If families have access to technology, they can set up regular video calls with family and friends. There can also be set times in the day for various activities such as family play time and other times for solitude and quiet. In cases where people are living in small places this may be relevant. They can utilize some time to outline what every family member is grateful for, what their future aspirations are, what they’re learning from this experience. Families may want to cook, listen to music and tell stories together.
What can parents do to help keep things civil as family members start to get on one another’s nerves?
It’s natural for there to be disagreements at times, especially when emotions are running high. Create distractions for children. Have a games night or a film night, cook together and ask them to contribute to planning these activities. Utilize everyday moments as learning and play opportunities. These can be simple activities like singing a song while cooking or cleaning or counting items around the house or identifying colors. It’s also important for parents and caregivers to monitor their own behavior, as hard as this may be, because children will often take their emotional cues from their parents.
What self-care strategies should adults in the family be employing so they are better equipped to deal with this evolving situation?
If you’re feeling anxious or upset, take time for yourself and reach out to other family, friends and trusted people in your community. Make some time to do things that help you relax and recuperate. Try to have a routine for your family. This can help structure the days, allowing some time for yourself (quiet time/exercise/meditation) or other forms of self-care that you prefer. If possible, try to create SMS/chat groups that may be relevant so that trusted friends can continue to support each other virtually as well.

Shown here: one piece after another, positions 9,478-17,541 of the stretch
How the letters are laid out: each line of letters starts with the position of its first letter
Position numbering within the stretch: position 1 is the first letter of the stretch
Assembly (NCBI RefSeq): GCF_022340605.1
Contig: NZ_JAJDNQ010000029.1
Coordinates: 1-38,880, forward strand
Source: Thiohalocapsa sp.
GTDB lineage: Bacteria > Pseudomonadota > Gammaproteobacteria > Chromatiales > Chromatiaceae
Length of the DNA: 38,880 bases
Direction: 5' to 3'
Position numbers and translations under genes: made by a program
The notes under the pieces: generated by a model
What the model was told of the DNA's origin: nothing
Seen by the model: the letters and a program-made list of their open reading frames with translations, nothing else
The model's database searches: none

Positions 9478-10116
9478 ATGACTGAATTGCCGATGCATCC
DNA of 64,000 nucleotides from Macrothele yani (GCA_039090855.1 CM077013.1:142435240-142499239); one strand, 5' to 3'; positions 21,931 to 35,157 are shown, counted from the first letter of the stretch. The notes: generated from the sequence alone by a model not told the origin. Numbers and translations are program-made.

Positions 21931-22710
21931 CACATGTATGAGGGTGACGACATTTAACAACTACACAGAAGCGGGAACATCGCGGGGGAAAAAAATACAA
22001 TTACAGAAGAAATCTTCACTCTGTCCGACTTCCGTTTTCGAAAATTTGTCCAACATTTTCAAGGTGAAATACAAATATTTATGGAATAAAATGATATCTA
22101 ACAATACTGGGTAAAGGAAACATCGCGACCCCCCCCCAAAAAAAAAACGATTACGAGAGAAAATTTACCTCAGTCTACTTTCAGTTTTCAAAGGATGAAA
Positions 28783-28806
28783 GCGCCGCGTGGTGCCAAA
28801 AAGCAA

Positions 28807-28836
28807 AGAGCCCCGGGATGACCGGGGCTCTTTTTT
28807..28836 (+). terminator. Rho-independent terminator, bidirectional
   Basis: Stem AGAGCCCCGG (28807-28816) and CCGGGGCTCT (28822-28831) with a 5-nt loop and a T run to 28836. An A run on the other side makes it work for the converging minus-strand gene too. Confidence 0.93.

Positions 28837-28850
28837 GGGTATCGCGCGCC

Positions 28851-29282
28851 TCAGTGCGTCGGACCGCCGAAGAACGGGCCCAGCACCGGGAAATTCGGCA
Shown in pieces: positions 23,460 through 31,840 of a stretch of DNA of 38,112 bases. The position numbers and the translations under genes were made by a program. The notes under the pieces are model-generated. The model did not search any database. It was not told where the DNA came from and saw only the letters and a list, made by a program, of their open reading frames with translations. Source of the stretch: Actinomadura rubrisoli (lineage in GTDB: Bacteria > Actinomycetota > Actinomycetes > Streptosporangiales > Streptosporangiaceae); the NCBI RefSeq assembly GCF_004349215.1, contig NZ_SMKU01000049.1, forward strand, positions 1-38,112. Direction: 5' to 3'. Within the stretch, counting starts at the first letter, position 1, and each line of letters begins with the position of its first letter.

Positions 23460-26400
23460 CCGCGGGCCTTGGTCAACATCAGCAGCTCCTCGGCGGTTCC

What strategies can parents employ to help address their children’s anxieties at this time?
- Ask open questions and listen. Start by inviting your child to talk about the issue. Find out how much they already know and follow their lead. Make sure you are in a safe environment and allow your child to talk freely. Drawing, stories and other activities may help to open a discussion. Most importantly, don’t minimize or avoid their concerns. Be sure to acknowledge their feelings and assure them that it’s natural to feel scared about these things. Demonstrate that you’re listening by giving them your full attention, and make sure they understand that they can talk to you whenever they like.
- Be honest. Explain the truth in a child-friendly and age-appropriate way. Children have a right to truthful information about what’s going on in the world, but adults also have a responsibility to keep them safe from distress. Use age-appropriate language, watch their reactions, and be sensitive to their level of anxiety.If you can’t answer their questions, don’t guess. Use it as an opportunity to explore the answers together. Websites of international organizations such as UNICEF and the World Health Organization are great sources of information.